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Correspondence  |   November 2001
Misuse of A Condom
Author Notes
  • Royal Perth Hospital, Perth, Australia. docmandu@hotmail.com
Article Information
Correspondence
Correspondence   |   November 2001
Misuse of A Condom
Anesthesiology 11 2001, Vol.95, 1300. doi:
Anesthesiology 11 2001, Vol.95, 1300. doi:
To the Editor:—
Although I accept that the cleansing and sterilization of laryngoscope blades is a nuisance to nurses and other paramedical personnel, I do not think that the use of a condom to cover the laryngoscope blade is an answer to this problem. First, the condom cannot be assumed to be a barrier against the transmission of infection between cases. Damage to its integrity unnoticable by the naked eye can easily occur, particularly during contact with teeth or dental work in a difficult intubation. It is not an effective barrier and puts patients at risk of cross-contamination. Condoms are renowned for splitting when used for their intended purpose, and this is far more likely when used as described. Second, I also feel strongly that condom packets scattered around anesthetic rooms or empty packets in disposal bins will lead to anxiety among patients. Difficulty would also be encountered if patients inquire why an odd taste persists after anesthesia. I would certainly not like to be responsible for telling them not to worry—that is only the taste of the spermicidal jelly.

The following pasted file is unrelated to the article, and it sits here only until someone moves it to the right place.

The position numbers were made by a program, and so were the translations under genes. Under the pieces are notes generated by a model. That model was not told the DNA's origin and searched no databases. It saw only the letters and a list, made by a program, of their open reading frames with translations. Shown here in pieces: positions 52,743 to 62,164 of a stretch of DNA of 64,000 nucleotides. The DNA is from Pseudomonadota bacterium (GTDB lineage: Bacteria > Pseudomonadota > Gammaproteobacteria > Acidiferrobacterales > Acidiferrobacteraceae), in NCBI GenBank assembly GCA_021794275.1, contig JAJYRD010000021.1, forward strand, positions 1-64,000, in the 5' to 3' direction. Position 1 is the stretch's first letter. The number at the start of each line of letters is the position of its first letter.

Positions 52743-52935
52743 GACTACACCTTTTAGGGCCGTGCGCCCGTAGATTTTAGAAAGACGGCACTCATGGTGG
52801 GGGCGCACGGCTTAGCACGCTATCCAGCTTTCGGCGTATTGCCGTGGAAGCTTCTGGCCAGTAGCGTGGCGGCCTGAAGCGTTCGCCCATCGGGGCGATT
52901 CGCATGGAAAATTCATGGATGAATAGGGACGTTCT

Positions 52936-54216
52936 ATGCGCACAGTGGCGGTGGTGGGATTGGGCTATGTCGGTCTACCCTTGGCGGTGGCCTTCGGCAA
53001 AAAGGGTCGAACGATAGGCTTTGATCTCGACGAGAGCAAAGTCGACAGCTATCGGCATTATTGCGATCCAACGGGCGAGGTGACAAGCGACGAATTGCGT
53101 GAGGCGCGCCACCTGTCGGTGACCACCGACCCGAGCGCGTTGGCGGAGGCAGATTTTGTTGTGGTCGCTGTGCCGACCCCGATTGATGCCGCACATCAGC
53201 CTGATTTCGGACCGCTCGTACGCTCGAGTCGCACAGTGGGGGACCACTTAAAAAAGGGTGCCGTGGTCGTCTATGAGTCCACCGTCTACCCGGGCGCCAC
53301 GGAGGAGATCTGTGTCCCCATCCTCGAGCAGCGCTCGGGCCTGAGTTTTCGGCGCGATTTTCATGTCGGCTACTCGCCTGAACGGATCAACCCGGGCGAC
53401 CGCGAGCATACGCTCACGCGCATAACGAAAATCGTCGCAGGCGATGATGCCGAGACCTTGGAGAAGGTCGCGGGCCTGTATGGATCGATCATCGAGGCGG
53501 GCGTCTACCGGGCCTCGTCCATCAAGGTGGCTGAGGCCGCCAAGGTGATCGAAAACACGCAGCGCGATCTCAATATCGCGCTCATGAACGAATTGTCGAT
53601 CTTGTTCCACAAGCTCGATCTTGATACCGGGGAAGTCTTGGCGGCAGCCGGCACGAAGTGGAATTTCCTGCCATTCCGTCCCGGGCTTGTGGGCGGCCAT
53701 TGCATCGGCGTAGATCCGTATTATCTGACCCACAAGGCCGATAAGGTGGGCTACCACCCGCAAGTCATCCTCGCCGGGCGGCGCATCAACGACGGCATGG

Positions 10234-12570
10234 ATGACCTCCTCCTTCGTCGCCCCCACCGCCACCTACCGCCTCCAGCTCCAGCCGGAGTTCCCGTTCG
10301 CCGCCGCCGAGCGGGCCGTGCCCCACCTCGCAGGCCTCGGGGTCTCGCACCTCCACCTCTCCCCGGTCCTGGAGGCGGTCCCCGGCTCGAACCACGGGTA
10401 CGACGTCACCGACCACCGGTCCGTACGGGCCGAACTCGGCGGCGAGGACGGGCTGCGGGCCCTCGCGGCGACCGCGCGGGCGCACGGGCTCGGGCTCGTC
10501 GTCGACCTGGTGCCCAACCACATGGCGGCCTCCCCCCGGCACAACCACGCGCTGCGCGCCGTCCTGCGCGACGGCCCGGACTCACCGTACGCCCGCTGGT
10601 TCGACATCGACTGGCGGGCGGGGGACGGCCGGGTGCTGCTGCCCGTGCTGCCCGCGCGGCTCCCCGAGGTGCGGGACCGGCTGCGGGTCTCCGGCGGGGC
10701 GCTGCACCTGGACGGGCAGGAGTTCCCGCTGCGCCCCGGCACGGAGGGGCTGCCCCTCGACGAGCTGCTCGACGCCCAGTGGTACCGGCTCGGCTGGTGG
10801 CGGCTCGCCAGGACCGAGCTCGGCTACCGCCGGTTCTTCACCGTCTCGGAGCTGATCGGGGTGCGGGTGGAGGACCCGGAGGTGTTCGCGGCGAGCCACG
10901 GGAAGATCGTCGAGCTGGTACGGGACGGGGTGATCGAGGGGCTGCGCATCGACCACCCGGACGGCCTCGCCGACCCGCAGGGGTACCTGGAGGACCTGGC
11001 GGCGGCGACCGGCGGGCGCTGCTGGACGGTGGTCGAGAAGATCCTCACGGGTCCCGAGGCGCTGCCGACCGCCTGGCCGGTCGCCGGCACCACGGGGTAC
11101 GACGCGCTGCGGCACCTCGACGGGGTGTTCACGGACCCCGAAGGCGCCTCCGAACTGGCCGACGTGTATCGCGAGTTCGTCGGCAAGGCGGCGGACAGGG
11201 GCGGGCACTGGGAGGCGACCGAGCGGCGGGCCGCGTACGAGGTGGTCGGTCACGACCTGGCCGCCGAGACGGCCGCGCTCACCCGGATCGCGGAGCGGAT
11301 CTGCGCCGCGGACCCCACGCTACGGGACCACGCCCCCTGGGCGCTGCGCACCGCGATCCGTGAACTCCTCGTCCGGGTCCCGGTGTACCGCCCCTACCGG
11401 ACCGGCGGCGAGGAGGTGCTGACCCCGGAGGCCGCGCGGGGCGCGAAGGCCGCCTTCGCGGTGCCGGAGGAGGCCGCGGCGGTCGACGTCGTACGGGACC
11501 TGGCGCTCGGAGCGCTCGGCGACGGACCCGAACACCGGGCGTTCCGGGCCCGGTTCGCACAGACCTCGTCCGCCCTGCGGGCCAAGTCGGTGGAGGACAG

Reference
Reference
So EC: Use of a condom as a blade cover for a laryngoscope (letter). Anesthesiology 2000; 3: 906So, EC